Locals love to stay out late in the Spanish capital, but next-day guilt is put to rest with beds in B-Corp hotels, meals at veg-forward restaurants and walks through bucolic botanical gardens.Less
Funky and fashionable, this hotel backs onto trendy Chueca, where beautiful people come to sip vermouth on the tiered terraces of countless bars. The hotel runs exclusively on renewable energy, limits paper waste with electronic bills and gives staff regular training sessions on how to reduce waste. Don’t miss the fun food truck on the roof terrace for healthy snacks and fresh smoothies.
This 20-acre Eden is the perfect place to spend an afternoon with a book on a shady bench. It’s divided into three terraces, each with a unique feel – there’s a fragrant group of medicinal plants, neatly clipped hedges in ornamental shapes, a romantic flower garden and one with a collection of plants and fountains. There’s also a tropical greenhouse. The gardens are right in front of the Prado Museum, home to Goya’s pinturas negras (Black Paintings) and other Spanish works.
Antigua Casa Crespo, the most fabled espadrille maker in the city, has been making shoes for Madrileños every summer for more than 150 years. There are countless knock-off versions, but these are the real deal – made by hand by the fourth generation of the founding family. The faded shopfront is eminently Instagrammable, too.
Provenance is the keyword at this classy joint, tucked away in an old dairy in Chamberí. Everything from the chairs to the cutlery has been thoughtfully selected from small producers, including tableware from a family of potters who’ve been spinning the wheel since 1857. The menu mainly features small plates and includes detailed descriptions of where each ingredient was produced – mostly from organic farms across Spain.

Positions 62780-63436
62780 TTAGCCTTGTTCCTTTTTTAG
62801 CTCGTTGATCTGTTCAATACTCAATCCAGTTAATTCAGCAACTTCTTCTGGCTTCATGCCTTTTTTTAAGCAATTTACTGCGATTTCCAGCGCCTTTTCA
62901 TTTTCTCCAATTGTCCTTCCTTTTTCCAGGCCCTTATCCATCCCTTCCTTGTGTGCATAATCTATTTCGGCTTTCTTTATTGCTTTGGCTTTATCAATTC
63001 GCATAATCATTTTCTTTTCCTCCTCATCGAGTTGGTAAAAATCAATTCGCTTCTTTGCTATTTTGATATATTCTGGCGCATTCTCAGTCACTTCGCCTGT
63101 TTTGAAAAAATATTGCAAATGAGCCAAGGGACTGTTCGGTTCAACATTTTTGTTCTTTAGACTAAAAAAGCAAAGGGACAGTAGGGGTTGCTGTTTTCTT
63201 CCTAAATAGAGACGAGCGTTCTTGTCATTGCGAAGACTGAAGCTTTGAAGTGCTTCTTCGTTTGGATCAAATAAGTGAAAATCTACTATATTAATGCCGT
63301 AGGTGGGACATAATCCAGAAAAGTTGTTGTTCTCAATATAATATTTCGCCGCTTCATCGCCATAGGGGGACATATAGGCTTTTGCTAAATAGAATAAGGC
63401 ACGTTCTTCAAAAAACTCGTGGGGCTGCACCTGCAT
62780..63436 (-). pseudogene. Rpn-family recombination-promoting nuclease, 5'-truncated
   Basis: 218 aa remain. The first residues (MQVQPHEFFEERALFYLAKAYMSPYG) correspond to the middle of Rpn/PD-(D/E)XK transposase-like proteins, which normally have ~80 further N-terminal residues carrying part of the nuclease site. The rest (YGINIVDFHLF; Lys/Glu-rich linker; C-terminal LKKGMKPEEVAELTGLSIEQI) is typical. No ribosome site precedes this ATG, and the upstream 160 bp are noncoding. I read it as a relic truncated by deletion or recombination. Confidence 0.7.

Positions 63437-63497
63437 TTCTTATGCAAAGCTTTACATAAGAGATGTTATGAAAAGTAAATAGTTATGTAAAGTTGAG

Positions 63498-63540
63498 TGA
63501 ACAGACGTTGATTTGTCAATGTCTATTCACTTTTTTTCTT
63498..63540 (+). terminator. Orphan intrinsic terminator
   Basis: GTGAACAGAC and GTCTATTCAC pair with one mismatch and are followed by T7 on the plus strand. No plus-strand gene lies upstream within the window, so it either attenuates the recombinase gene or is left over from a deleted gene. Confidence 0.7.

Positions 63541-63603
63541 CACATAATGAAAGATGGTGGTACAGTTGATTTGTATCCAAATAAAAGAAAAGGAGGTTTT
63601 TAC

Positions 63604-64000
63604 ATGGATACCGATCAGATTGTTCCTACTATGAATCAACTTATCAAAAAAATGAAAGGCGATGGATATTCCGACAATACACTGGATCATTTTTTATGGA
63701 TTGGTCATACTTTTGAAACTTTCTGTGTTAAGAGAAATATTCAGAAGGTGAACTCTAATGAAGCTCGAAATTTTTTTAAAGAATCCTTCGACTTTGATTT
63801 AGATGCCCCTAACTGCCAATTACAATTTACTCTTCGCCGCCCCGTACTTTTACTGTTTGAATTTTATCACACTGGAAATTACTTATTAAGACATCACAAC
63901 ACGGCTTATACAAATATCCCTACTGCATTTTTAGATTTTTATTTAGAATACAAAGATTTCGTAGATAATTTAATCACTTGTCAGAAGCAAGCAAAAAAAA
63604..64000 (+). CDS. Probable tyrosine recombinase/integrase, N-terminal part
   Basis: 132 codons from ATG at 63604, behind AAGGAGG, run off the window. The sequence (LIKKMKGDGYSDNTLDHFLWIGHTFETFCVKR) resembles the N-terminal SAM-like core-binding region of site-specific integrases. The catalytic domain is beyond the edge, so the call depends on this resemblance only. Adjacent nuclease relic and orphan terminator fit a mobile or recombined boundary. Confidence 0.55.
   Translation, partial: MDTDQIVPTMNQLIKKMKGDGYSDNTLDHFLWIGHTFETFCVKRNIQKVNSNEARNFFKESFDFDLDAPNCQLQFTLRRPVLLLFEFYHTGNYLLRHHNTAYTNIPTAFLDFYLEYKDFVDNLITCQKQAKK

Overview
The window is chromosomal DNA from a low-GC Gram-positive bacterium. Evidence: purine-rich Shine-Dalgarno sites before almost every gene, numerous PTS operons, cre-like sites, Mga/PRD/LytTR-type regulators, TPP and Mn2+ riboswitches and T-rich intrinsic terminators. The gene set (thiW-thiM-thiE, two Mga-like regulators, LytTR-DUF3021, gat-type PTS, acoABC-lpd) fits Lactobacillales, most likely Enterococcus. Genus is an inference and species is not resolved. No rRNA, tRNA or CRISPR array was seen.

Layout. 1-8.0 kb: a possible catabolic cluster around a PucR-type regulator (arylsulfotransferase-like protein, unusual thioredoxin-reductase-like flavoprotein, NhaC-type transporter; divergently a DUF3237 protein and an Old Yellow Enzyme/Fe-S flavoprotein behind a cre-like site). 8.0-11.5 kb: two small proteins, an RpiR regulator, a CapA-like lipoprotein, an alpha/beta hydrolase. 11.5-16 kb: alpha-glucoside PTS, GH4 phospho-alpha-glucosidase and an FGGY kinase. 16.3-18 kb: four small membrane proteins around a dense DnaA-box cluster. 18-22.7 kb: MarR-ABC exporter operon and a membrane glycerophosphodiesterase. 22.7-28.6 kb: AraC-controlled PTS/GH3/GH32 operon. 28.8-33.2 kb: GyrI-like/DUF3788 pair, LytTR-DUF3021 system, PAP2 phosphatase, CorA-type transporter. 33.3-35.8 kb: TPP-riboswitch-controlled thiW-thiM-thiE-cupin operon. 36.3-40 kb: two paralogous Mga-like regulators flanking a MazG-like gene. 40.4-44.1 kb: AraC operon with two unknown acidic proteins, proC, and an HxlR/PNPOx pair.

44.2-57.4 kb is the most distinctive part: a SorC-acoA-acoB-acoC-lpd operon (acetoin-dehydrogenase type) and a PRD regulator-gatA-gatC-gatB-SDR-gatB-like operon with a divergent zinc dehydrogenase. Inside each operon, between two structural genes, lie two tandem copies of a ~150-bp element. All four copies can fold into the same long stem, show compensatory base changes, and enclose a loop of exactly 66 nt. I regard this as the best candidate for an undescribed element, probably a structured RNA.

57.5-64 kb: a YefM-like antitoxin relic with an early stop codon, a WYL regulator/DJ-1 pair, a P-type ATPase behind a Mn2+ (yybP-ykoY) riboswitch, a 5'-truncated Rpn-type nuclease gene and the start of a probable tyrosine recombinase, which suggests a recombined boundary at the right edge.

This hip hostel (which feels more like a boutique hotel) is in the heart of Madrid de Los Austrias – the oldest part of the city, just back from the Plaza Mayor. From the outside, it’s all 19th-century elegance, while the inside has a Scandi feel, with white paint and lashings of blonde wood. It’s no slouch in the eco department either, being the first hostel in Madrid to run entirely on biomass energy. Head up to the rooftop to rub shoulders with guests and locals after dark.
Stroll through Retiro Park for dinner at this smart vegetarian bistro, which serves a globetrotting menu focussing on raw dishes. The sleek, warmly lit space is lined with art from emerging artists, while floor-to-ceiling windows are opened up in summer to draw in some of the buzz from the city.
A half-hour outside the city centre, Artiem is an ideal base for a remote-working retreat in Madrid. All rooms have desks with ergonomic chairs, and the Green, a communal space furnished in soothing colours, is a lovely place to do some work. Plus, it has a self-service selection of snacks, teas and coffees. The hotel is also B-Corp certified, meaning it balances profit with purpose.